IFG targets strong growth and 'real value for shareholders in the medium term'

IFG targets strong growth and 'real value for shareholders in the medium term'
IFG chief executive Kathryn Purves

IFG has set ambitious revenue targets for the financial advisory unit it tried to sell earlier this year.

The Irish-founded financial services group, which has shifted its entire focus to the UK in recent years, said it is targeting annual revenue growth of around 9% from its Saunderson House business over the next three years.

IFG had, earlier this year, considered selling Saunderson House after receiving a number of takeover approaches - including one from Saunderson’s own management team. It shelved the plans, however, saying a sale would create lower shareholder value than if it were kept. The costs of keeping the business also put paid to a planned special dividend for shareholders.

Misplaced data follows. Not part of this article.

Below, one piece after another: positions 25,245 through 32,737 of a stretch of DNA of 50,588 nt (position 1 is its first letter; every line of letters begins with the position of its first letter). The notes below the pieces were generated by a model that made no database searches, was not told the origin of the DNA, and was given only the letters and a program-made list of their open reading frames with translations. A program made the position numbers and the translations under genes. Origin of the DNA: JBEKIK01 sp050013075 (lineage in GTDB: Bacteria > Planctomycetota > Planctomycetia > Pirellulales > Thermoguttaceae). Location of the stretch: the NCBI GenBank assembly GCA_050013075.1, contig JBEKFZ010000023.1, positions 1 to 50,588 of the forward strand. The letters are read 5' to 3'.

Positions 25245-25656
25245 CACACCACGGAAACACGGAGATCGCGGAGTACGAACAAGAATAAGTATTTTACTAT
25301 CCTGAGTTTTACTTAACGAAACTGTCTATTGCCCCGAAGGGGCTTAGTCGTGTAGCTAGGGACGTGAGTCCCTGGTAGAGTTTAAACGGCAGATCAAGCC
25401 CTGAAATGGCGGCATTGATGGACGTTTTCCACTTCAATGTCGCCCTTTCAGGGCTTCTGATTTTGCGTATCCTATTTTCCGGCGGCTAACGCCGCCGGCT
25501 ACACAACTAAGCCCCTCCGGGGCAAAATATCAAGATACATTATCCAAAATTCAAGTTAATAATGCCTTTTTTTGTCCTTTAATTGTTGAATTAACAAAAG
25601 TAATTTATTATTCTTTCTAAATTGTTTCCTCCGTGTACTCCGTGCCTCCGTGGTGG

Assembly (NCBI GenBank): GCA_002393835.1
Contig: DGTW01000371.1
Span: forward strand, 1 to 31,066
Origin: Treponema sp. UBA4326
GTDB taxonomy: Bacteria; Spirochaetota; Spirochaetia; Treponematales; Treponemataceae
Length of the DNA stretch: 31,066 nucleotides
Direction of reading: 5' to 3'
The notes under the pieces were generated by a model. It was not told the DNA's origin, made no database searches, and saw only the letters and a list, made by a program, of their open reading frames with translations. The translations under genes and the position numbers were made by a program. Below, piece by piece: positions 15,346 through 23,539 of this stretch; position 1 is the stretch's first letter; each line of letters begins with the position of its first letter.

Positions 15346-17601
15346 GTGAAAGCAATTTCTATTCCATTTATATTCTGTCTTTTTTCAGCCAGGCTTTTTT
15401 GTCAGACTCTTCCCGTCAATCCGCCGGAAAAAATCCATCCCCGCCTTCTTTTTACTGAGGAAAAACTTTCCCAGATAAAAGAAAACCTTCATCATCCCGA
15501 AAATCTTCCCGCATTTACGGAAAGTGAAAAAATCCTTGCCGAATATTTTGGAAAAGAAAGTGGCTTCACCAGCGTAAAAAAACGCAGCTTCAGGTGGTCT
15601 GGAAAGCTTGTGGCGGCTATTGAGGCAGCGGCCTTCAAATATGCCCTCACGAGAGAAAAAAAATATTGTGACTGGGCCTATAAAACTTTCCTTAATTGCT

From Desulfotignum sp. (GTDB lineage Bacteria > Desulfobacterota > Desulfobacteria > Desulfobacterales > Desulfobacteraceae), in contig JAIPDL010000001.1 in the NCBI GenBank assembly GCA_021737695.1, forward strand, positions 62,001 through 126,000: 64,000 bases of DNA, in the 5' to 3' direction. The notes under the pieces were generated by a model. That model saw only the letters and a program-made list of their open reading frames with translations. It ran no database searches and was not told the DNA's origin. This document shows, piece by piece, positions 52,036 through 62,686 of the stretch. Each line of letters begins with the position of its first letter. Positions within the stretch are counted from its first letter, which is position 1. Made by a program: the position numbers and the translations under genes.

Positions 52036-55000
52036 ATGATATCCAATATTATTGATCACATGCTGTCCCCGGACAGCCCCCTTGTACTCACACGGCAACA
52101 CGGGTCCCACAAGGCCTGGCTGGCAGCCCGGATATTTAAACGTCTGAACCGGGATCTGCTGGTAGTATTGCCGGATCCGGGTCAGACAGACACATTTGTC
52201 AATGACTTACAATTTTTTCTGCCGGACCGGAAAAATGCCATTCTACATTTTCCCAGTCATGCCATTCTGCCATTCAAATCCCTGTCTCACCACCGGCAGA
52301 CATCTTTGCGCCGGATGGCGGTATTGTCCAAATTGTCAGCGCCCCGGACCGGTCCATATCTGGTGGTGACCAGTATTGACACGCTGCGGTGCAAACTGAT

As well as Saunderson House, IFG said it is targeting around 7% annual revenue growth over the next three years at its James Hay specialist pensions division.

IFG chief executive Kathryn Purves said that strengthening both divisions and minimising group costs can enhance “longer-term strategic optionality” for the group.

“Our businesses continue to deliver strong results, trading in line with expectations. I am encouraged by the opportunities for both businesses and expect this to translate into real value for shareholders in the medium term,” she said.

IFG’s share price - down by over 22% in the past 12 months - rose by 1.5%.

However, Davy called the new revenue growth targets “ambitious” and said they could be overshadowed by legacy issues.

“Achievement of these targets, together with reductions in central overheads, would materially increase profitability. However, Elysian Fuels and other legacy items continue to act as an overhang in the near-term,” Davy said.

Elysian Fuels refers to a Channel Islands-based biofuels fund in which a number of James Hay customers invested earlier this decade and over which IFG could have to pay out around £20m to cover tax payments.

In its trading update, IFG said it remains in discussions with the UK tax authorities over the matter and expects to update on its exposure in its full-year results. However, it said there remains “significant uncertainty” over the potential outcome and the issue “will take further time to resolve”.

IFG said its level of new client wins this year are down by around 22% on 2017 levels.

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